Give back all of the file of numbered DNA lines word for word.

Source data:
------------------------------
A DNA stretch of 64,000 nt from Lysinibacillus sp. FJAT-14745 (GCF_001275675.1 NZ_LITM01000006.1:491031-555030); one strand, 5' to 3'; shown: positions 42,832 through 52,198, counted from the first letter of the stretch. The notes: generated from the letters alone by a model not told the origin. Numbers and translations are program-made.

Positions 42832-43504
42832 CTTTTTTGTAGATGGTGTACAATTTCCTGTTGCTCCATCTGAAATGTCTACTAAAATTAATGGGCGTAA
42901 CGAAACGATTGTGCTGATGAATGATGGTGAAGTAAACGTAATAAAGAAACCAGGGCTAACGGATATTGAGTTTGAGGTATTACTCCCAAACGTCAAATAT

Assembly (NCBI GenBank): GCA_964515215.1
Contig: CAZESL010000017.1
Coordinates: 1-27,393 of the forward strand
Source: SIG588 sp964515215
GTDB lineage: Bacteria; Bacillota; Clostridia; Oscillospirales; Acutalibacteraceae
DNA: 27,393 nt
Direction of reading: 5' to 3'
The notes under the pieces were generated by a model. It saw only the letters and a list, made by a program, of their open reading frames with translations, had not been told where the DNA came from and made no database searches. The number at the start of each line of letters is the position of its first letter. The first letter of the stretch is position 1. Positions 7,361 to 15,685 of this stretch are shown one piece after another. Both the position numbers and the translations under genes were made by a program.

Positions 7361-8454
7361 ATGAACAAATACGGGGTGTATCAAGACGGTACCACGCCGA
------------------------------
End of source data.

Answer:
A DNA stretch of 64,000 nt from Lysinibacillus sp. FJAT-14745 (GCF_001275675.1 NZ_LITM01000006.1:491031-555030); one strand, 5' to 3'; shown: positions 42,832 through 52,198, counted from the first letter of the stretch. The notes: generated from the letters alone by a model not told the origin. Numbers and translations are program-made.

Positions 42832-43504
42832 CTTTTTTGTAGATGGTGTACAATTTCCTGTTGCTCCATCTGAAATGTCTACTAAAATTAATGGGCGTAA
42901 CGAAACGATTGTGCTGATGAATGATGGTGAAGTAAACGTAATAAAGAAACCAGGGCTAACGGATATTGAGTTTGAGGTATTACTCCCAAACGTCAAATAT

Assembly (NCBI GenBank): GCA_964515215.1
Contig: CAZESL010000017.1
Coordinates: 1-27,393 of the forward strand
Source: SIG588 sp964515215
GTDB lineage: Bacteria; Bacillota; Clostridia; Oscillospirales; Acutalibacteraceae
DNA: 27,393 nt
Direction of reading: 5' to 3'
The notes under the pieces were generated by a model. It saw only the letters and a list, made by a program, of their open reading frames with translations, had not been told where the DNA came from and made no database searches. The number at the start of each line of letters is the position of its first letter. The first letter of the stretch is position 1. Positions 7,361 to 15,685 of this stretch are shown one piece after another. Both the position numbers and the translations under genes were made by a program.

Positions 7361-8454
7361 ATGAACAAATACGGGGTGTATCAAGACGGTACCACGCCGA